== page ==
Projects per year
Optical oxygen sensors based on indicators immobilized into porous and nonporous matrix materials were investigated in regard to their sensing behaviour under high hydrostatic pressure. The sensors were subjected to step-wise pressure increase up to approximately 200 bar in multiple cycles using a custom-made chamber. The investigated materials are based on oxygen indicators (a platinum(II) benzoporphyrin dye and ruthenium(II) polypyridyl complexes) immobilized in microparticles: silica gels of different porosities, controlled pore glass, poly(phenylsilsesquioxane), crosslinked polystyrene, the metal-organic frameworks ZIF-8 and UiO-66. The microparticles are in turn dispersed in highly oxygen-permeable silicone and Hyflon AD matrices. Homogeneous films of dye doped polystyrene and polyurethane hydrogels as well as non-porous polystyrene nanospheres directly dispersed in water were used for comparison purposes. All the porous materials were found to be stable under elevated hydrostatic pressure. Although the actual oxygen concentration remained unchanged upon increasing pressure, the sensors demonstrated an apparent decrease of calculated oxygen concentration (between −0.02 and −0.45 mg O2 L-1 H2O per 100 bar), which was fully reversible. Furthermore, the kinetics of the pressure response of the sensors was determined in experiments with high temporal resolution. Spikes attributed to pressure-induced oxygen diffusion between sensor components were observed within the first seconds after pressurization/depressurization.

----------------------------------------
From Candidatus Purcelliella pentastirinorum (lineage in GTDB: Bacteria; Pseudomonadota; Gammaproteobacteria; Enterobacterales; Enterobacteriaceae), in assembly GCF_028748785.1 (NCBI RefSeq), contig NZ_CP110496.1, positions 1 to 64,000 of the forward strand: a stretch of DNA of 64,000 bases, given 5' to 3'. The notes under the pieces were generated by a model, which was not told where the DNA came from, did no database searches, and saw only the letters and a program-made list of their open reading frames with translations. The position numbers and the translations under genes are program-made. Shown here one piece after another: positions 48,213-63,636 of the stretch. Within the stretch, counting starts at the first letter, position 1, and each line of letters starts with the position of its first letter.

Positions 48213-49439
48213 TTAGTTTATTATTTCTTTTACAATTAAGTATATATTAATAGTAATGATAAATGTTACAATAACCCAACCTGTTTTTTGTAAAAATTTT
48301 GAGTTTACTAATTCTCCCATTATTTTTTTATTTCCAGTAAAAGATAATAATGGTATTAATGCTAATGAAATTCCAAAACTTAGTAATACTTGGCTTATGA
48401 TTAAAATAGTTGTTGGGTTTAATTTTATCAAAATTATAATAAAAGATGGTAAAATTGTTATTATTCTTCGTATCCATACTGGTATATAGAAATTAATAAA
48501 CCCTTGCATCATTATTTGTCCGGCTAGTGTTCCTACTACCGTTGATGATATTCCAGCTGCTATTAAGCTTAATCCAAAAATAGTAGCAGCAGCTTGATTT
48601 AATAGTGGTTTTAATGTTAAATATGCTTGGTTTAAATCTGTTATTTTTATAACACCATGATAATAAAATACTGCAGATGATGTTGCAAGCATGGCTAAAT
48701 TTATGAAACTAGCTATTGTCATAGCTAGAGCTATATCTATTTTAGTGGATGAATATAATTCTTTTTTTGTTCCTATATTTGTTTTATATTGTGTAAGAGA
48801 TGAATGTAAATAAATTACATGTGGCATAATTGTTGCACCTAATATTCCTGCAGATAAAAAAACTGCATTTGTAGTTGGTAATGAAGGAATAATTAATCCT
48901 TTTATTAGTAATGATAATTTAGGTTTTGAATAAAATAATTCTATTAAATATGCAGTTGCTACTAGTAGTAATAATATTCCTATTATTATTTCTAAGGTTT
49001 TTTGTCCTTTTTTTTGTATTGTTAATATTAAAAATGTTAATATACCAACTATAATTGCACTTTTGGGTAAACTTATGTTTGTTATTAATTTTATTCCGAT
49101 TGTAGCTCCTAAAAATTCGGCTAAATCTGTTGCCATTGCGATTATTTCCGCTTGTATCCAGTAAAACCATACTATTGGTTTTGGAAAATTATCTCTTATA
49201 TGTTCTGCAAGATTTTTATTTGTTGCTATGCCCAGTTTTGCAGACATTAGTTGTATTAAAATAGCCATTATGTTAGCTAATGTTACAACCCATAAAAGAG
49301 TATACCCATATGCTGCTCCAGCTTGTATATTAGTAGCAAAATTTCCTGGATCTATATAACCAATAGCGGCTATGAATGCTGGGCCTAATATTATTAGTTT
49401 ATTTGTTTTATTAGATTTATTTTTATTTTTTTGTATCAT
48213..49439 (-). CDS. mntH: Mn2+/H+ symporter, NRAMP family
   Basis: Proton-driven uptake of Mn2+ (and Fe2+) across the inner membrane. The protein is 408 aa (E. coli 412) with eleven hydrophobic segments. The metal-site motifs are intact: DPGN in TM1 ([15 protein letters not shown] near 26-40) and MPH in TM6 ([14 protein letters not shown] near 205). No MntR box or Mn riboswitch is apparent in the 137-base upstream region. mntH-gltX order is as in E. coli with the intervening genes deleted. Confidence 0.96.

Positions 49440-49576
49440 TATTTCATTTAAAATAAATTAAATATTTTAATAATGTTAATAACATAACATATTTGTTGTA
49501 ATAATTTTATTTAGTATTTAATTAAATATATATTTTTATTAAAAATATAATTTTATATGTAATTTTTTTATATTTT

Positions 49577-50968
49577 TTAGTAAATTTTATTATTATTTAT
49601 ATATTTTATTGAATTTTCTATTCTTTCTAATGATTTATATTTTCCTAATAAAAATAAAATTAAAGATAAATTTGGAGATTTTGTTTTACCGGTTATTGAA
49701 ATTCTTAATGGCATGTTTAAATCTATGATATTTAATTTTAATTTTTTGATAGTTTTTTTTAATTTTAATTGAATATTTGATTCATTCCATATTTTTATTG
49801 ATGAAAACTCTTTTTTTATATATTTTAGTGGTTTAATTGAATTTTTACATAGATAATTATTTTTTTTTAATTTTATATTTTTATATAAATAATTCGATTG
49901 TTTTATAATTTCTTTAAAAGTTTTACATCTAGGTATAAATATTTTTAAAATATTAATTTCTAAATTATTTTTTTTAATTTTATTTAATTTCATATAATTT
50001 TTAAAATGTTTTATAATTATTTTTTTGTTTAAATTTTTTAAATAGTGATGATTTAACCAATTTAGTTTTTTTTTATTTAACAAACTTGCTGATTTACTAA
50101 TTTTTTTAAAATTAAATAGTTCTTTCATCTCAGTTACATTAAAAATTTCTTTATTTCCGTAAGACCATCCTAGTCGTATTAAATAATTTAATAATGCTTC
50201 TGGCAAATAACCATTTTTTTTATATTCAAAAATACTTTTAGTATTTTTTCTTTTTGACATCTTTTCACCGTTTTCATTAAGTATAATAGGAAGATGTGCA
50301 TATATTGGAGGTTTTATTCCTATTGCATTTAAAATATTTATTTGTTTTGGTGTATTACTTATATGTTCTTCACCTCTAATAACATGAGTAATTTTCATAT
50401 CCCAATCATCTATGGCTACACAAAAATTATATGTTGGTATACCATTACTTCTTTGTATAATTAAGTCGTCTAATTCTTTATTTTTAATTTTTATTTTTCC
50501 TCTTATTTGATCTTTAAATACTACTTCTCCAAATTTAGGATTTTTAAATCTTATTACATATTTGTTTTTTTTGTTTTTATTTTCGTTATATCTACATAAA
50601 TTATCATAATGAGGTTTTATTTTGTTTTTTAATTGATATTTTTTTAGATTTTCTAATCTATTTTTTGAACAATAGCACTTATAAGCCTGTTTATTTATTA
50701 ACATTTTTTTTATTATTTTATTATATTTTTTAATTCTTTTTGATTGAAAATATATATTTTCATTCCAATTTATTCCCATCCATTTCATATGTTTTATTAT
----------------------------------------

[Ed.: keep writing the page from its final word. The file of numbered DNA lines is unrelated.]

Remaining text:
|Number of pages||10|
|Journal||Sensors and Actuators B: Chemical|
|Early online date||4 Nov 2021|
|Publication status||Published - 1 Feb 2022|
- Porous material
ASJC Scopus subject areas
- Electronic, Optical and Magnetic Materials
- Condensed Matter Physics
- Metals and Alloys
- Materials Chemistry
- Surfaces, Coatings and Films
- Electrical and Electronic Engineering
Fields of Expertise
- Advanced Materials Science
FingerprintDive into the research topics of 'Materials for optical oxygen sensing under high hydrostatic pressure'. Together they form a unique fingerprint.
- 1 Finished
Porous Materials @ Work
Klimant, I., Nidetzky, B., Coclite, A. M., Schennach, R., Sonderegger, B., Resel, R., Würschum, R., Amenitsch, H., Zojer, E., Bergmann, A., Falcaro, P., Borisov, S., Trimmel, G. & Slugovc, C.
1/07/18 → 31/03/22
Project: Research project